Wow, is this a taste of the future, or what? Check out MindWalker — an exoskeleton that will soon enable paralysed and locked-in people to walk using only their mind. Ah, who are we kidding — we're ALL going to eventually want this for ourselves!
The groundbreaking device, which is currently under review by the European Commission, consists of three main elements: The exoskeleton itself, a virtual-reality user interface, and the mind-reading component. It was developed by a consortium of several major universities and companies.
Users control the MindWalker using an EEG cap that measures electrical activity at various points across the scalp. There are a number of different ways to control the exoskeleton in this way, but the best model involves wearing a pair of glasses with flickering diodes attached to each lens.
New Scientist's Helen Thomson explains:
Each set of diodes flashes at a different frequency in the wearer's peripheral vision. The light is processed by an area of the brain called the occipital cortex. Measurements from this part of the brain can detect whether [Thomas Hoellinger of the Free University of Brussels] is concentrating on the left diode or the right. He shows me how concentrating on the left starts the exoskeleton walking, while concentrating on the right stops it. All this happens in under a second.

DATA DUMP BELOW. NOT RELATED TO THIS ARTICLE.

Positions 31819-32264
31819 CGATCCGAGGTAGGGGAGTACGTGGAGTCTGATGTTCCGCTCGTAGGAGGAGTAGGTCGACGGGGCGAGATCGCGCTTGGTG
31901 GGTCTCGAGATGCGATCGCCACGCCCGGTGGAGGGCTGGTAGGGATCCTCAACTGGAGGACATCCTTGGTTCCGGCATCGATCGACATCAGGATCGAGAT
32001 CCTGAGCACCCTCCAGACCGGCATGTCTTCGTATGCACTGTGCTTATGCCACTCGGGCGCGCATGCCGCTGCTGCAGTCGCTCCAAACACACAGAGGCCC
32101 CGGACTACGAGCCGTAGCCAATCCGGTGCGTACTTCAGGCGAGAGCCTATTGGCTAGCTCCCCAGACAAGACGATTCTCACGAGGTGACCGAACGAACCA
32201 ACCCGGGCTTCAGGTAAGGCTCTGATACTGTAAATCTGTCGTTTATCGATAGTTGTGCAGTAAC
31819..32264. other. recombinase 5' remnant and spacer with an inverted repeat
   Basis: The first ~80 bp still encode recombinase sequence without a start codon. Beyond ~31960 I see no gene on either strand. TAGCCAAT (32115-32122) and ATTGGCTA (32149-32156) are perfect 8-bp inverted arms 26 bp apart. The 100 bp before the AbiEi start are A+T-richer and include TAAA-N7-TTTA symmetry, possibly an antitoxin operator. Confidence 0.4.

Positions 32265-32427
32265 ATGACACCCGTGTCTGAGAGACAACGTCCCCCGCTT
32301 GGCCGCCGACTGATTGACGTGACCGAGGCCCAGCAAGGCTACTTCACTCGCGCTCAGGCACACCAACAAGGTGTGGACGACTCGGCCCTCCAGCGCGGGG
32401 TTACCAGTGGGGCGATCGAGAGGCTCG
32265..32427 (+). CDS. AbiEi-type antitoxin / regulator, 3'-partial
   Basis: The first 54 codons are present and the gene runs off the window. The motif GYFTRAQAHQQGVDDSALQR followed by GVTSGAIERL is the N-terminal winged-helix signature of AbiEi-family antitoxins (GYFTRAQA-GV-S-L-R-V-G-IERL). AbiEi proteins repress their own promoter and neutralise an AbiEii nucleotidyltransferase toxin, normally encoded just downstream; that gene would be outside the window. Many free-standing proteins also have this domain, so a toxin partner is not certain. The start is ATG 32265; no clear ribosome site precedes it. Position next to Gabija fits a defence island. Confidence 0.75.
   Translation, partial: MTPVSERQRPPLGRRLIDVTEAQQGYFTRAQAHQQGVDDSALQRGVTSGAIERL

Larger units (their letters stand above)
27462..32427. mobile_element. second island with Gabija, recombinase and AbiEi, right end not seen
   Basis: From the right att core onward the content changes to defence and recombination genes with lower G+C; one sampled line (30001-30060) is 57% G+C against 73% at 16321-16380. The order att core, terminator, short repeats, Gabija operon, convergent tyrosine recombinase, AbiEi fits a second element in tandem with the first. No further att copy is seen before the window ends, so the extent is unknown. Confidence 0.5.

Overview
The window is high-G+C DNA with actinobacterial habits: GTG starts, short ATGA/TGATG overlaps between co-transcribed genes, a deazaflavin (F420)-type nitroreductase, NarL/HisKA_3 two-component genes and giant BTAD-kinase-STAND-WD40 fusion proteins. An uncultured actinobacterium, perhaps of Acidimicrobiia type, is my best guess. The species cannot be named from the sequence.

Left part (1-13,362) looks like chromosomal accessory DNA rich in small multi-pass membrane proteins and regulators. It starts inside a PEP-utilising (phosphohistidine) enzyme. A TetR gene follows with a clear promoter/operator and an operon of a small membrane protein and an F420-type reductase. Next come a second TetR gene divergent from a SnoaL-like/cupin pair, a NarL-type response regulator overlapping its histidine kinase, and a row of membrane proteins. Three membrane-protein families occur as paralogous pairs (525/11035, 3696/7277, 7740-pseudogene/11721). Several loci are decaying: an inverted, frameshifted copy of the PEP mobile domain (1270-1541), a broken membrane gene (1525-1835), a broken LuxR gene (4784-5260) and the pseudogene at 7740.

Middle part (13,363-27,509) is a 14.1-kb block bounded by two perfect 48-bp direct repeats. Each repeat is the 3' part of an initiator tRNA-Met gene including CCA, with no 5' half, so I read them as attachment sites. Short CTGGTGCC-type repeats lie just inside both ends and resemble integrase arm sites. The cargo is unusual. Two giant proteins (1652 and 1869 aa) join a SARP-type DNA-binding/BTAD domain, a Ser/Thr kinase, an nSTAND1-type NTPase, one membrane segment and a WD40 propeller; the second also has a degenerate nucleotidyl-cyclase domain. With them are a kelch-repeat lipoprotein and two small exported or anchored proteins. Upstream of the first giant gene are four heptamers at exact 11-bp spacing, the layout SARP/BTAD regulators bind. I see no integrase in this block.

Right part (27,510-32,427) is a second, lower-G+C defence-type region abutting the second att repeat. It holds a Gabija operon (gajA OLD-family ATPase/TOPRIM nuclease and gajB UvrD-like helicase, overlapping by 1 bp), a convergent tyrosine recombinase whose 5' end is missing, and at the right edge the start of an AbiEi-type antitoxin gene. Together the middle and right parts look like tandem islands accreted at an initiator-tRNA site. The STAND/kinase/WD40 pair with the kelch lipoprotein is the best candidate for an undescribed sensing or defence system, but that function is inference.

Frustratingly, the exoskeleton often generates electrical noise which interferes with the EEG signal, making it unreadable. But the developers have a temporary fix:
So instead of mind control, [paralyzed patient Antonio] Melillo is walking by moving his upper body. As he leans left, a pressure sensor just above his buttock registers the movement and moves the opposite leg of the exoskeleton. He repeats the process on the other side to begin walking. "It's great, such an amazing sensation," he says. "Not just walking but even being able to stand upright."
Two days after my visit, the team identified flickering frequencies that are less affected by the mechanical noise and filmed a researcher controlling the exoskeleton with his mind alone.
Image: MINDWALKER Consortium.
Looking ahead, the developers hope to create a lightweight version that can be incorporated into a pair of pants. They’re also hoping to find a more elegant solution to replace the clunky glasses and the flashing diodes.
More at New Scientist — including a very cool video where you can see both techniques being used.
Images: New Scientist.